..... Click the link for more information. , the Great Elector, won full sovereignty over the duchy at the Peace of OlivaOliva, Peace of
, 1660, treaty signed at Oliva (now a suburb of Gdańsk) by Poland and Sweden. John II of Poland renounced the theoretical claim of his line to the Swedish crown, which his father, Sigismund III, had in practice lost in 1599.
..... Click the link for more information. (1660), and in 1701 his son, Frederick III, had himself crowned "king in Prussia" as Frederick IFrederick I,
1657–1713, first king of Prussia (1701–13), elector of Brandenburg (1688–1713) as Frederick III. He succeeded his father, Frederick William the Great Elector, in Brandenburg.
..... Click the link for more information. at Königsberg (KaliningradKaliningrad
, formerly Königsberg,
city (1989 pop. 401,000), capital of Kaliningrad region, an exclave of W European Russia; on the Pregolya River near its mouth on the Vislinski Zalev, which empties into the Gulf of Kaliningrad on the Baltic Sea.
..... Click the link for more information. ).
East Prussia, as the original Prussia came to be called, from 1701 to 1945 shared the history of PrussiaPrussia
, Ger. Preussen, former state, the largest and most important of the German states. Berlin was the capital. The chief member of the German Empire (1871–1918) and a state of the Weimar Republic (1919–33), Prussia occupied more than half of all Germany
..... Click the link for more information. . It remained the stronghold of the Prussian landowning and military aristocracy—the Junkers—whose immense estates took up a large part of the province. From 1919 to 1939 it was separated from the rest of Germany by the Polish CorridorPolish Corridor,
strip of German territory awarded to newly independent Poland by the Treaty of Versailles in 1919. The strip, 20 to 70 mi (32–112 km) wide, gave Poland access to the Baltic Sea.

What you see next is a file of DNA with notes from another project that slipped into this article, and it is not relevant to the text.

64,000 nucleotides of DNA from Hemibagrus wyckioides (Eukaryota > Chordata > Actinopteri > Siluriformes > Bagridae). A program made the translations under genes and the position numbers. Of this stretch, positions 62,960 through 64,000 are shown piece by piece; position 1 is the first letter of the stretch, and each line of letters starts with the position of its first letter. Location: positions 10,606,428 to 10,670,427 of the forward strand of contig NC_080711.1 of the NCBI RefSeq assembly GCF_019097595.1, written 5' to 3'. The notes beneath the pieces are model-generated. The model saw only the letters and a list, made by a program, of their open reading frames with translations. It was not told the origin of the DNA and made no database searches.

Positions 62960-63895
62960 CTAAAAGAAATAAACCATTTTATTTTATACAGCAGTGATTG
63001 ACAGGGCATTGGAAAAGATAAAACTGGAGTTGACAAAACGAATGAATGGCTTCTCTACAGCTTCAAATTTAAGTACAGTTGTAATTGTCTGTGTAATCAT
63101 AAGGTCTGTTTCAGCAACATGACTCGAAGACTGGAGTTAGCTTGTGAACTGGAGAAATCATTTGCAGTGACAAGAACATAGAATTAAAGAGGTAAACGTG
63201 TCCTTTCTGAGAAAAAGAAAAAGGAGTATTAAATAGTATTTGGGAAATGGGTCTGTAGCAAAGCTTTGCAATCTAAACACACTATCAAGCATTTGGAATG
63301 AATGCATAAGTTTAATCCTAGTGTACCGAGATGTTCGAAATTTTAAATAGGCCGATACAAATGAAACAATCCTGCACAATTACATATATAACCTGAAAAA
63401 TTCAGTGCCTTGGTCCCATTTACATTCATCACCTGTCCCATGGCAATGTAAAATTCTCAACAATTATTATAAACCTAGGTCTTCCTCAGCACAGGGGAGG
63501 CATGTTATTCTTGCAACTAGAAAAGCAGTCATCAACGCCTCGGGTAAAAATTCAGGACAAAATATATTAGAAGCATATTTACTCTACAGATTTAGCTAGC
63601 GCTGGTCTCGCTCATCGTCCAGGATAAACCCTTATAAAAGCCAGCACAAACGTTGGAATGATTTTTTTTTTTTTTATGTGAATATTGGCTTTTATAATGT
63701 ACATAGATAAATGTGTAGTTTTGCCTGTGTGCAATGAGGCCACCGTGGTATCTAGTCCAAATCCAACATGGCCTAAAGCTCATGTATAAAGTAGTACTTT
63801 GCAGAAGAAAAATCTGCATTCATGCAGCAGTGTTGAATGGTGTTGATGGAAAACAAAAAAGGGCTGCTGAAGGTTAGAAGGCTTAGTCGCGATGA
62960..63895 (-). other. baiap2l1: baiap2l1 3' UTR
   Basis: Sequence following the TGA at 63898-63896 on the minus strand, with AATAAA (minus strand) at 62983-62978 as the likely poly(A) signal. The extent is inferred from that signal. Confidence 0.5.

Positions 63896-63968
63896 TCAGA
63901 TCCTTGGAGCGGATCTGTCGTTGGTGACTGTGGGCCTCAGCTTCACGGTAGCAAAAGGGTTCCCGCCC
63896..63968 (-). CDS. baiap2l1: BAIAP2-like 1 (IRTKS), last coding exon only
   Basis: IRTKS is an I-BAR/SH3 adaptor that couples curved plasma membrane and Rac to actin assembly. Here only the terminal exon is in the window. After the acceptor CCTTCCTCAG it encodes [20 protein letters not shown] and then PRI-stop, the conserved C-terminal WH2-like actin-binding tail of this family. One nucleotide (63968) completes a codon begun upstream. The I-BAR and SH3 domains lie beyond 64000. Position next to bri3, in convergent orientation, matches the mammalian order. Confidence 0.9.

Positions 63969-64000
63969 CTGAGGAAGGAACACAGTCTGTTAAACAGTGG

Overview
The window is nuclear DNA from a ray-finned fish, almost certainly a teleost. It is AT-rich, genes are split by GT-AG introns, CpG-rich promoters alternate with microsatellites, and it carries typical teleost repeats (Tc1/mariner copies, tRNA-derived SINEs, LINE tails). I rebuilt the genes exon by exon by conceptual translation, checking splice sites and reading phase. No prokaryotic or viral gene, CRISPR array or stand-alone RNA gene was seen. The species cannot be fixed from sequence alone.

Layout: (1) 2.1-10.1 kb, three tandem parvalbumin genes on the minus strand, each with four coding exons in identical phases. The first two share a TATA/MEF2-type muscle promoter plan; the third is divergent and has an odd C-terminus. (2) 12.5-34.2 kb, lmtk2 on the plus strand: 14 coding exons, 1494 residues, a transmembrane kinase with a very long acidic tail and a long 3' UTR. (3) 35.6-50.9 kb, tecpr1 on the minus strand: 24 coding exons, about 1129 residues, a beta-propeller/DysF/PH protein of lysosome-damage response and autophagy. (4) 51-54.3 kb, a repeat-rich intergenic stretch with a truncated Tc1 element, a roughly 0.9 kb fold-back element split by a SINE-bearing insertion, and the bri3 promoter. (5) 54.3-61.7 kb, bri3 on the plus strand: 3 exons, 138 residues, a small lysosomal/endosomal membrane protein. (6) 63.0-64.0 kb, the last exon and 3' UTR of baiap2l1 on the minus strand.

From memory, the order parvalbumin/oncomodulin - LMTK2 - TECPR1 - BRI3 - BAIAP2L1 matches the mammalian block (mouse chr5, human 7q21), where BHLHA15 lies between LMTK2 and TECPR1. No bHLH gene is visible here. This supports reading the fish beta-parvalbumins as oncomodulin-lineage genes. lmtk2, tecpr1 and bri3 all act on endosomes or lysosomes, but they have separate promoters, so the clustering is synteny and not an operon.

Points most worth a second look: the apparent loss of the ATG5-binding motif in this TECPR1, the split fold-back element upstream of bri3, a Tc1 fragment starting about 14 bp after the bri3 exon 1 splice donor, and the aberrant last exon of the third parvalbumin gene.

..... Click the link for more information. and the Free City of Danzig (GdańskGdańsk
, formerly Danzig
, city (1993 est. pop. 466,700), capital of Pomorskie prov., N Poland, on a branch of the Vistula and on the Gulf of Gdańsk. One of the chief Polish ports on the Baltic Sea, it is a leading industrial and communications center.
..... Click the link for more information. ). Königsberg was the capital. East Prussia bordered on Poland and Lithuania in the south and east and stretched to Memel and the Baltic Sea in the north and northeast.
In 1945, at the end of World War II, East Prussia was overrun by Soviet troops and about 600,000 of its inhabitants were killed. Most Germans who had not left by the end of the war were expelled by the Polish and Soviet governments shortly after its end. At the Potsdam Conference (1945), East Prussia was divided by two transfers; the transfers were made permanent by treaties between West Germany and Poland and the USSR that were signed and ratified between 1970 and 1972. The northern part was assigned at Potsdam to the USSR; it includes the cities of Kaliningrad, Sovetsk (Tilsit), Chernyakhovsk (Insterburg), Gusev (Gumbinnen), and Baltiysk (Pilau). The rest was incorporated into Poland as Olsztyn province; this part includes the cities of Olsztyn (Allenstein), Malbork (Marienburg), and Elbląg (Elbing).
See M. Egremont, Forgotten Land: Journeys among the Ghosts of East Prussia (2011).